Making a rain (or snow) effect
Simulating rain for still images or for animation is a frequent topic from beginners. This tutorial will try to show a simple way for getting good looking results, while using very basic materials and modeled geometries.
Simulate rain using particles, proof of concept
Simulate falling snowflakes using particles, proof of concept
For Blender: 2.50 Alpha 2 or better
1. The settings
We will make use of particles, in order to carry out this simulation. At first, we will need a particles emitter object, placed at the top of the scene, hovering like a cloud. For example, a simple plane will be fine, as it is not necessary to see it subdivided.
The other objects in our example scene: a ground (just a plan) and the main focus of the scene (a simple cube), would be obstacles for the particles (at least), and reactors for the particles (ideally), because they would interact with the rain drops.
You can also make sure that you will have at hand a very last object: the rain drop of your simulation.
Normals of the objects: the normals of the cloud should be orientated toward the ground, those of the ground orientated toward the cloud, and those of the cube should radiate outside of it. This will ease the management of the direction the particles will be emitted.
Location of the objects on the layers: to insure correct interaction, make sure that the emitters and reactors (or any object which would collide with the particles) belong to the same layers.
Names of the objects: they will be of importance, later, so please name your object a decent way.
2. The particles emitter
Select the particles emitter (here, this is our plane object named
Cloud) and in the em>Particles menu, click on the plus button in order to add a particle system. A new entry named
ParticleSystem is then attached to the emitter and is shown in the particles list of slots. Make sure this is an Emitter system type.
The Emission panel could be set like this:
5000(enough to provide a dense rain)
- Emit from, Faces
- Option Random (to make sure that the water falls are not too regular nor artificial)
- Option Even Distribution (for a proportional distribution of the drops, if the emitter is built from many faces with uneven dimensions)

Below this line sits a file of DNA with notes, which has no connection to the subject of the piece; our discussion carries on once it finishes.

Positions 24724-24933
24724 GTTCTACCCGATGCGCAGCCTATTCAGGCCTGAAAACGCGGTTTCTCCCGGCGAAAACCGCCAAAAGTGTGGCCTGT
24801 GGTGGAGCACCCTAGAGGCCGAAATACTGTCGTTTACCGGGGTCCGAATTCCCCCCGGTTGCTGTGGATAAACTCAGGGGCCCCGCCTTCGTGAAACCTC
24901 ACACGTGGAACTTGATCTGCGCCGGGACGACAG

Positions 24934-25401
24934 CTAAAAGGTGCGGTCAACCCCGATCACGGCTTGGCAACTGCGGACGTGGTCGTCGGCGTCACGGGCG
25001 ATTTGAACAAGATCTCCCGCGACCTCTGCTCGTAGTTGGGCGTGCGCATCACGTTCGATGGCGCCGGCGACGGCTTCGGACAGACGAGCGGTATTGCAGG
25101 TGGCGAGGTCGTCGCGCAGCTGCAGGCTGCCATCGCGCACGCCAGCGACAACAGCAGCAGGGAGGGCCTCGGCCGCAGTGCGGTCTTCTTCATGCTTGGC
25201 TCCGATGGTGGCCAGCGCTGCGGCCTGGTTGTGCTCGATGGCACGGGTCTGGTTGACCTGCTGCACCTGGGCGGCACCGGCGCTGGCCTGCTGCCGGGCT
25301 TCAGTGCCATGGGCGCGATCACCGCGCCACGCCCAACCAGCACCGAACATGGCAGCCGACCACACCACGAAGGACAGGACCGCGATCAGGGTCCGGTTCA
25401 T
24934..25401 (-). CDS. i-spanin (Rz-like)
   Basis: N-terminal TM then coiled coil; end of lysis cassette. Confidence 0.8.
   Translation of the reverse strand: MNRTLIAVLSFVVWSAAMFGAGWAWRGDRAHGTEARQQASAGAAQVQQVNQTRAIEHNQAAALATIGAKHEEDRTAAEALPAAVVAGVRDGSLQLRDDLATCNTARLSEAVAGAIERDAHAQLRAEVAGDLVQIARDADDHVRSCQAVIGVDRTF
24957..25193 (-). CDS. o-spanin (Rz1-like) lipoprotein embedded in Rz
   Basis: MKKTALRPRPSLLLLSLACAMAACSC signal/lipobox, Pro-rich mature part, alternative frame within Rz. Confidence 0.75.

- Particles distrubtion; Jittered (for a random distribution of the drops emitted by a single face)
In the other panels we should mainly set how the are particles emitted: which strength, in which direction, does it have to take into account the own speed of the emitter object, or to apply a random starting speed to each particle, etc. In this tutorial, in the Velocity panel, we would more specifically play with:
- Emitter Geometry, Normal:
1.000for a gentle rain,
10.000for a very dense and intense one
- Emitter Object: set X and Y values to define the direction the rain is fallings, if you want to simulate some constant and unidirectional wind to effect the rain drops ; for example, set Y to
The Physics panel enables to set the behavior of the particles, once emitted. Size and Mass can be set there, and will be properly taken into account during the simulation. External forces (air drag, damping...) can also be set. Please note that the Brownian parameter would be slightly increased to simulate snowflakes instead of rain drops. In this tutorial, we would more specifically set... :
0.5(relative to the size of the modeled rain drop)
0.001(considering a drop of rain is close to 1g)
...in order to simulate very small particles, as our raind drops are to be considered quite light and small. We also consider that the profile of the drops makes them insensible to any air drag phenomenon. We also activate the Die on hit option, as we don't really want our modeled raind drops to stay visible on the ground once making contact with it.
Finally, in the Render panel, select the Object option and in the Dupli.Object field, type the name of the water drop object:
Drop. This will actually replace all the particles by real modeled drops.
3. The reactor particles
Basically, all the objects that could be hit by any rain drop should be considered as a reactor. You will select them one after the other, and apply the same kind of settings to each of them.
3.1 Setting the objects as obstacles for the particles simulation
Ground selected (you will do the same for the
Cube on a later stage), shift to the Physics menu. In the Collision panel, use the Add button to set collision properties to the object. In our simulation of rain, the Kill Particles option is perhaps one of the most important, so please check it. As an option, specify some value for the Particle Damping and Particle Friction Factor values, but this is not absolutely necessary there.